Yes. Said chucklehead has a hundred-pound Rottweiller straining at a flimsy retractable(!) leash. This critter sees little Ruby and decides she’s at best a nuisance; at worse possibly a threat. The moron does not understand dog language, nary a whisper of it, and so he fails to grasp the meaning of a stiff-legged stance and a tense expression. Yea, verily, the stiff-legged stance with which his little FooFoo is approaching me and my dog, while he — the chucklehead — is being dragged along and cooing, he just wants to play!

I growl, perhaps altogether too unkindly, Right! I’ve heard the wind blow before. Poor little moron chuckles, probably nonplussed, and manages to hold his animal at bay until Ruby and I can get past, giving him and his poochie a wide berth.


And speaking of stump-stupid, when I get back to the house I email VickyC to say I had the day wrong and I guess we’re going up to Payson on the 9th, Saturday, not on our usual get-together day, Friday.

She emails back: I thought it was March 9.

Holy sh!t.

We check in with KJG and learn forthwith that she’s on her way down here for a grandchild’s birthday, and indeed was figuring on March 9.

So. This is senility for ya. On steroids.

Actually, it’s a bit of a blessing. Quite a bit of a blessing.

First, of course, because I did not look forward to having to roll out of the sack early again tomorrow, bang around to feed me and the dog and pack the dog and her dinner in the car and repeat today’s adventures in city driving. So, hallelujah brothers and sisters, I’m excused from a repeat of that task.

But FAR more to the point: Our redoubtable new choir director, by way of orchestrating a special concert for this weekend’s Evensong, has arranged for a high-powered guest conductor to come in and lead us through this event. Out of the blue, he announced that said conductor would be here for a rehearsal tomorrow and, though notice was short, he would love to have as many of us attend as possible.

Well. Of course you may be sure I really wanted to be there, because our guy has brought in some very interesting people and this one promises to be another of them. Thinking I couldn’t possibly get out of the Payson junket, I was pretty disappointed.

But nay verily! Now I can go to this event after all!

So it goes: All’s well that ends well.

Choir: The Antidote to Days from Hell

So: two hours of choir practice completely negates the aggravation brought on by yet another interminable Day from Hell. It’s amazing! I sure do wish I could do more singing. A whole lot more singing.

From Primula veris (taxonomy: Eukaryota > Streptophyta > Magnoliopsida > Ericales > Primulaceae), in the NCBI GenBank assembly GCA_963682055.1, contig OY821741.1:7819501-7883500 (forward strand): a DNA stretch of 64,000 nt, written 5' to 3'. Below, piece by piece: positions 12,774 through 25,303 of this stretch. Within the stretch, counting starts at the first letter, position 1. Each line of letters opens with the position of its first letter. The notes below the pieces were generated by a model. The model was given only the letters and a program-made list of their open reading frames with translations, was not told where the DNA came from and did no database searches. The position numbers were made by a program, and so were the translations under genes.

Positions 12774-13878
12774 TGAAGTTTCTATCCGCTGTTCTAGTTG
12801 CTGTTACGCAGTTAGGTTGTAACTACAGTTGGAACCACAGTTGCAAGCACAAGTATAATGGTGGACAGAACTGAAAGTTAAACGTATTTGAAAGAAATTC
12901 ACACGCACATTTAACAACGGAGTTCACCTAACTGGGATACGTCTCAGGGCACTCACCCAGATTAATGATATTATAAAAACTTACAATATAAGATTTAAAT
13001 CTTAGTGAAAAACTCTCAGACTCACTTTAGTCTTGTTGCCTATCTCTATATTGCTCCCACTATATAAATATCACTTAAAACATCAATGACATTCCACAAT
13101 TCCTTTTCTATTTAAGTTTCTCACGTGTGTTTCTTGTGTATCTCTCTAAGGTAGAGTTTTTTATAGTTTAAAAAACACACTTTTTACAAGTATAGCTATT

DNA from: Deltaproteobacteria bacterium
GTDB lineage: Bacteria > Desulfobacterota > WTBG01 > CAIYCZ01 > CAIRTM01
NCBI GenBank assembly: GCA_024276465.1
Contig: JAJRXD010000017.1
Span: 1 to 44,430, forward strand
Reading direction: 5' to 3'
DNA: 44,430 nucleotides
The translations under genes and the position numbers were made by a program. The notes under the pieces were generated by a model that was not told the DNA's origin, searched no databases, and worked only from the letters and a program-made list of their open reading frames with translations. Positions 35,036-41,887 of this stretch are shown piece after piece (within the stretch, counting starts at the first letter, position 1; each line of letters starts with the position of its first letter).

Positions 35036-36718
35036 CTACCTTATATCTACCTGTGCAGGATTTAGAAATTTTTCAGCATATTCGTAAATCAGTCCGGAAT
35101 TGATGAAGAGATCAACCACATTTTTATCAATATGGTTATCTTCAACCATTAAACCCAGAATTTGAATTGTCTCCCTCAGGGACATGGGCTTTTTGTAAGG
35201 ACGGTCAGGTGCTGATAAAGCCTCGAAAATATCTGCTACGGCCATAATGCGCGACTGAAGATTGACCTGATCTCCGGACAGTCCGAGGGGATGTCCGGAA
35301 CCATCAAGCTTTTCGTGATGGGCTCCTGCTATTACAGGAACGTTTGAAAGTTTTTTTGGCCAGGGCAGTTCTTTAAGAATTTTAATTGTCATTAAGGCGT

Yet another fun day of fiasco after snafu after fiasco. Just to top things off, the minute I got home and came back to the computer I found messages from WordPress kindly informing me that (at last…) all of my sites have been updated to WordPress 4. This is something I have not been looking forward to, because of course it means a new and probably interminable round of technohassle. This post having been started, it’s still showing in the old format. But I’m sure opening a new post will be a learning experience. And what DO you bet all those scheduled posts I made at Plain & Simple Press, which extend all the way through to the end of freaking 2019, are now conveniently UNscheduled?

Hmmmm…another small blessing: it doesn’t look any different from before. Okay. Good. Moving on.

Yeah, this morning’s early light dawns after an endless night of listening to poor old Cassie gasp for breath, the miserable little beast. She got more sleep than I did, I suspect, because of course she doesn’t have to worry about whether a vet should be invited to put her down or about what will happen if said vet is not so invited. {moan}

Before I have time to fix breakfast, Gerardo calls to say he’s on his way over. Surprise! So: drop everything, fly around picking up the dog shit, dig up enough cash to give him and his cousins a Christmas bonus.

I lose my favorite paring knife, a rather expensive thing that I bought at Williams-Sonoma back in the day when I had a job and enough money to purchase such things. Searching all over the house and yard, of course, does nothing to recover it.

Eventually, of course, it does resurface, like all the things that disappear from sight these days. In your old age, things regularly disappear into the black ink of the Magic Eight-Ball that is your memory. Eventually they reappear…it’s just a matter of time. And aggravation.